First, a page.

When the time comes to replace your pipes, you have the option of choosing a different material that might benefit your plumbing system. It may seem like all piping options are the same, but there are several features that differentiate between ABS pipes and PVC pipes, the two most common materials. The type of material your pipes are made out of can make a big difference in your plumbing experience. The best option for your home depends on local building codes, climate, and other factors. Read on to learn more about the difference between ABS v. PVC pipes.

PVC Pipes

Poly Vinyl Chloride has a wide range of commercial uses, from clothing and toys to pipes and cables. When used for pipes, it’s white in color. It has a more flexible range of motion than ABS. This flexibility is an asset when it comes to certain plumbing situations. It’s vital for complicated installations, such as in tight spaces or with unusual pipe configurations. PVC contains BPA, a chemical that some consumers try to avoid. The FDA currently finds it safe for use in food packaging. When PVC piping is installed, it needs a purple primer before the cement can be applied. The primer needs to dry before the cement is applied in order to work. This extra step makes it a little more difficult to install, and the joints need to be held together for a longer period of time. Some people find it better at insulating the sound of water running through the pipes than ABS.

ABS Pipes

Acrylonitrile Butadiene Styrene is always black, making it easy to identify. It’s known for being sturdy and thick and commonly used both for pipe systems that remove waste material and to protect electrical wiring. The material is also used for canoes, luggage, and instruments. It’s considered easier to install than PVC piping because all that is needed to join one ABS pipe to another is cement without a primer. This means that the pipes can be joined instantly and often installed faster. Its strength means it has high impact strength and does well below ground that will receive a lot of pressure.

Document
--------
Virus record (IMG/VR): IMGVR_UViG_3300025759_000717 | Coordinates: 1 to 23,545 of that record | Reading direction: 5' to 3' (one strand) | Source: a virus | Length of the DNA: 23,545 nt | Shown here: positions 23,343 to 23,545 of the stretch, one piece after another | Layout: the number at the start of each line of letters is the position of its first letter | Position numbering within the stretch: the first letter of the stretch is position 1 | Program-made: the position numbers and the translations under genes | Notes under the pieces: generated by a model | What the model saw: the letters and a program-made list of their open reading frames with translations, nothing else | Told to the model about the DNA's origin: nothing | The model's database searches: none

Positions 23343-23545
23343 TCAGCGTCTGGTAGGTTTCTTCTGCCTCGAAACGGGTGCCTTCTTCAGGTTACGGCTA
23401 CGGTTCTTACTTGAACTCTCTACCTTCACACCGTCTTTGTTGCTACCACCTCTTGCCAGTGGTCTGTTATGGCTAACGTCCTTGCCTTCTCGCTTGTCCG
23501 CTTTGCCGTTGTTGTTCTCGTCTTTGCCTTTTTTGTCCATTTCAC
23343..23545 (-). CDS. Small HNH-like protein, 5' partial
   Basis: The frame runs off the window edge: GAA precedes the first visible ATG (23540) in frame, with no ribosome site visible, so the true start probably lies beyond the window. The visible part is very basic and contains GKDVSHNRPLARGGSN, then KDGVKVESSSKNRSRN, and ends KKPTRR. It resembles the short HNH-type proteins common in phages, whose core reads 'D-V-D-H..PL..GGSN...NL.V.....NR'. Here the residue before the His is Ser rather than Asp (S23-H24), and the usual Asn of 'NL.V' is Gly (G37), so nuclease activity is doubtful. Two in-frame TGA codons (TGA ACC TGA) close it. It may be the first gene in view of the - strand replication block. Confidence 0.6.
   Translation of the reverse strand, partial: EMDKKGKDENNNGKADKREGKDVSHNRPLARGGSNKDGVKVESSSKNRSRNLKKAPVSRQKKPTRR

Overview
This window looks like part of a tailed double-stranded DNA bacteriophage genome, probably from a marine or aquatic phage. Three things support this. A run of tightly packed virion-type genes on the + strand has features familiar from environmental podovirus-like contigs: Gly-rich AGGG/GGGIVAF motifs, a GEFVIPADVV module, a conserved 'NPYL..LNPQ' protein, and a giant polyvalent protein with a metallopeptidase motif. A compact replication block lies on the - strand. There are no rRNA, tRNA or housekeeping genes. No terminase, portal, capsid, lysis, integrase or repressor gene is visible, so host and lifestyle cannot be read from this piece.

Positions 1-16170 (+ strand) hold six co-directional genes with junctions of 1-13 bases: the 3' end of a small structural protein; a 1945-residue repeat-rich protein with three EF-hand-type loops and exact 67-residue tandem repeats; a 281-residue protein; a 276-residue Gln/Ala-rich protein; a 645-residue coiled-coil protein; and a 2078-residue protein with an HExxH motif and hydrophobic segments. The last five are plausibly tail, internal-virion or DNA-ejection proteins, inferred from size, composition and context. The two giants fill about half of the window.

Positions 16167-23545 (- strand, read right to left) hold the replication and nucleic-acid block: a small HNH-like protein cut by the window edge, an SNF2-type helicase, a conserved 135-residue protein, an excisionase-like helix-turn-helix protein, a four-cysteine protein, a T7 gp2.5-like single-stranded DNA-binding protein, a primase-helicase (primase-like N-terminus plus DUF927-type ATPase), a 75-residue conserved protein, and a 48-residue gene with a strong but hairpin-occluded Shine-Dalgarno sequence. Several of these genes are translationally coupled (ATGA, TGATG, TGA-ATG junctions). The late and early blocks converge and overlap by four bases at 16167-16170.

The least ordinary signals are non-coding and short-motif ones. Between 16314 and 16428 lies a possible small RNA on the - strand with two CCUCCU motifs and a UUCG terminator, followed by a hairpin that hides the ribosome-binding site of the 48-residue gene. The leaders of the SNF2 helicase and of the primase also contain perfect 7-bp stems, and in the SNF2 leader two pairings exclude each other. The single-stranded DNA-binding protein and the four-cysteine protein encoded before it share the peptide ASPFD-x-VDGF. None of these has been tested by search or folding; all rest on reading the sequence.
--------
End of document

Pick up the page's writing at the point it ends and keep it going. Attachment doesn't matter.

Building Codes

To choose the best option for your home and plumbing system, ask for input from a plumbing professional. Getting an opinion from someone who will be working with your pipes in the future helps you make a better choice. Some local building codes will actually specify that only one type of plumbing is allowed, so be sure to check the codes before you make your selection. Local regulations may affect ABS because of the chance that it might warp in sunlight. They might require it to be specially treated to make it more resistant to heat and light by being painted or treated with a UV resistant layer. Other locations ban PVC because it releases harmful chemicals when it burns.

Consider the Local Climate

PVC piping is generally resistant to the weather. Its softer material and flexibility allows it to withstand hot weather well. ABS, however, is prone to damage when installed in direct sunlight or hot climates. It can warp if the temperature gets too high, which might be a dealbreaker for desert dwellers and others. However, it shines in certain climates because its rigid solidity is perfect for cold weather. It can last through freezing weather without becoming damaged. PVC piping is more likely to sustain damage from very low temperatures since it is softer.

Whether you decide on PVC or ABS pipes, Whipple Plumbing can give you a skillful installation. Contact us today to make an appointment and get expert plumbing services from one of our Whipple Service Champions.


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